I understand the point made by the noble and learned Lord, Lord Mackay of Drumadoon, that by putting in the word "general" there may be disputes as to whether a matter comes within the general responsibility. That may be an easier question to answer. The present wording will give effect to the intention of the Bill in allowing the parliament to deal with matters which have been devolved. That is preferable to having a far too restrictive definition which would deny the parliament the opportunity to deal with such matters.

Perhaps I may move on to the point made by the noble and learned Lord, Lord Fraser of Carmyllie. Agriculture is devolved, so that would be a general responsibility of the parliament. It could request Scottish ministers to come before it and speak about the common agricultural policy. But the common agricultural policy is a matter for the United Kingdom Parliament. However, having said that, I certainly expect that the Scottish executive would make representations to the United Kingdom Parliament. It would be appropriate for the Scottish parliament to be able to ask Scottish ministers about their position on the common agricultural policy. Of course, the parliament could not refuse to implement the common agricultural policy, but it is clearly a matter which it could debate.

With those explanations, I hope I have assisted noble Lords to understand what we are about in this clause.

Lord Mackay of Drumadoon

My Lords, I am grateful to the noble and learned Lord. His further remarks confirm my initial impression that the amendments are designed to broaden the scope of the work which takes place before committees of the parliament and the parliament itself without in any sense increasing the statutory functions of the executive or the parliament. In that respect, the amendments fall to be welcomed. Most of us are united in the view that the parliament should work as successfully as possible. The elimination of any artificial limitations on its work is to be welcomed. I therefore do not insist on my Amendment No. 101A to Amendment No. 101.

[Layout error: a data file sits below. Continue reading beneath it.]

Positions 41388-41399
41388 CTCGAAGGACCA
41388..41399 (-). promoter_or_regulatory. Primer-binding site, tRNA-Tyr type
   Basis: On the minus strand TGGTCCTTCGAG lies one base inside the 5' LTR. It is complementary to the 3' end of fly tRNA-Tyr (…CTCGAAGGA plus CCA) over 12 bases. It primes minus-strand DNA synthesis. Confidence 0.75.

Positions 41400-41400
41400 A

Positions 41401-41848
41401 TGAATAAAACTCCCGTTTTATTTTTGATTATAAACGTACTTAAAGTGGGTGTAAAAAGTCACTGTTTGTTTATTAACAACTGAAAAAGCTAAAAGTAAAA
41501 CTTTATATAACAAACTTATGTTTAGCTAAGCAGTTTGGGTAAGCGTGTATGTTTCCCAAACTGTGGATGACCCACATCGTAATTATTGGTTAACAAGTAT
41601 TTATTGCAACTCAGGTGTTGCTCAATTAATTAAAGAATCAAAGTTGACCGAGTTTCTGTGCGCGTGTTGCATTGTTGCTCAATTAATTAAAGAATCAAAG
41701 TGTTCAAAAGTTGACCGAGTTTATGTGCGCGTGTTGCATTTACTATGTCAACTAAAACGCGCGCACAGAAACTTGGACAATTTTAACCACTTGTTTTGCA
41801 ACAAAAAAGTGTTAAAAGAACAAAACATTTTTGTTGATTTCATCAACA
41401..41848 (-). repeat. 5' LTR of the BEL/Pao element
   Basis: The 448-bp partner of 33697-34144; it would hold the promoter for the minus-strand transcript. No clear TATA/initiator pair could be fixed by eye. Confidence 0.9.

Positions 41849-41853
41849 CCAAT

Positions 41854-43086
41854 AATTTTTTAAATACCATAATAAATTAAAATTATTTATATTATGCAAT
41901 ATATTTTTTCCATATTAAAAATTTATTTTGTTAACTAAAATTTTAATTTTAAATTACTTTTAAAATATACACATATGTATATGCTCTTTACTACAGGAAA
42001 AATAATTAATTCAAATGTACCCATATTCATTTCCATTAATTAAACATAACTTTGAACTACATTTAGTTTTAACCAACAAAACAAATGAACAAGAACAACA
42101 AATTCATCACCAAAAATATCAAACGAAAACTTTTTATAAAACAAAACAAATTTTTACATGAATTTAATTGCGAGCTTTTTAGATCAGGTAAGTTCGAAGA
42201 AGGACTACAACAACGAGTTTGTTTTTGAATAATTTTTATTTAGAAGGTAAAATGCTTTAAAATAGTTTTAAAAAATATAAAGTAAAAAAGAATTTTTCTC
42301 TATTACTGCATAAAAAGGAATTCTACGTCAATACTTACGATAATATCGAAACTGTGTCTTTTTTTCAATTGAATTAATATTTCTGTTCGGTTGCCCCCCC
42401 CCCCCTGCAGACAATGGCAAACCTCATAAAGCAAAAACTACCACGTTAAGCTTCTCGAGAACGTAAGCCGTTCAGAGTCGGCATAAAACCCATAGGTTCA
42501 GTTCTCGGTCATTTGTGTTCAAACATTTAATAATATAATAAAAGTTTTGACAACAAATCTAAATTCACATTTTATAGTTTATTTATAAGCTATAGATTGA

Amendment No. 101A, as an amendment to Amendment No. 101, by leave, withdrawn.

[Amendments Nos. 102 to 103E not moved.]

On Question, Amendment No. 101 agreed to.

Lord Hardie moved Amendments Nos. 104 to 108:

Page 12, line 12, leave out ("That power may be exercised") and insert ("Such a requirement may be imposed").

Page 12, line 15, leave out ("The Clerk shall give") and insert ("A requirement under section (Power to call for witnesses and documents) shall be imposed by the Clerk giving").

Page 12, line 18, leave out ("matters relating to") and insert ("subjects concerning").

Page 12, line 20, leave out from ("particular") to end of line 21 and insert ("subjects concerning which they are required").

Page 12, line 34, leave out ("relating to") and insert ("concerning").

On Question, amendments agreed to.

Lord Hoyle

My Lords, before we move to the Statement on welfare reform, I should like to take this opportunity to remind the House that the Companion indicates that discussion on a Statement should be confined to comments and questions for clarification. Peers who speak at length do so at the expense of other noble Lords.